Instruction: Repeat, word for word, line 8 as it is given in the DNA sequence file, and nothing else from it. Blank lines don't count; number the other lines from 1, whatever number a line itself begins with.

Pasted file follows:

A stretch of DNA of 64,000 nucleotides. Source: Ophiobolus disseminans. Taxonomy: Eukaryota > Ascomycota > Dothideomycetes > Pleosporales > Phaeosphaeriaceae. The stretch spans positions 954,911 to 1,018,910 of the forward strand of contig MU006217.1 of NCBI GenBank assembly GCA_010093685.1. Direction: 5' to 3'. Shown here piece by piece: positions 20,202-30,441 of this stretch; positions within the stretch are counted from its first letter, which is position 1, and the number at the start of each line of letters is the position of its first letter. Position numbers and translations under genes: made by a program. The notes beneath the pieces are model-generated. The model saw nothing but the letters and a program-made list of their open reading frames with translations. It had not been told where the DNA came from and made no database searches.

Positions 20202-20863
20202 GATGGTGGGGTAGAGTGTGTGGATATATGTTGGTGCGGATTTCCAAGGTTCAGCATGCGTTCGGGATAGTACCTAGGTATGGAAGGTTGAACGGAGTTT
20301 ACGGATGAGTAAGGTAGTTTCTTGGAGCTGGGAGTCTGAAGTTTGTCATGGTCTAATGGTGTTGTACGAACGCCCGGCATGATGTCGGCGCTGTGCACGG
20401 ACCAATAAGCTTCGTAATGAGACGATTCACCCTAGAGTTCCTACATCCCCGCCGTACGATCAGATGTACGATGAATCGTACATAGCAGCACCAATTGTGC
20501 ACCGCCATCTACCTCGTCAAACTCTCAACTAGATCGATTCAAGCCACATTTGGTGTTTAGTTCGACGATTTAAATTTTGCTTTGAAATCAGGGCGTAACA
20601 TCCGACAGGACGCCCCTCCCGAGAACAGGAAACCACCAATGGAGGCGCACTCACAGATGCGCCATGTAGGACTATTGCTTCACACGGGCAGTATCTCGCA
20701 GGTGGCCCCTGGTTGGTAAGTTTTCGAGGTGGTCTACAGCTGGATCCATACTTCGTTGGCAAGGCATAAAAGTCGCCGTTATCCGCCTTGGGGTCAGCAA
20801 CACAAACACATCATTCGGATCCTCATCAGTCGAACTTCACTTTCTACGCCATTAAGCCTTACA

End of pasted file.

20701 GGTGGCCCCTGGTTGGTAAGTTTTCGAGGTGGTCTACAGCTGGATCCATACTTCGTTGGCAAGGCATAAAAGTCGCCGTTATCCGCCTTGGGGTCAGCAA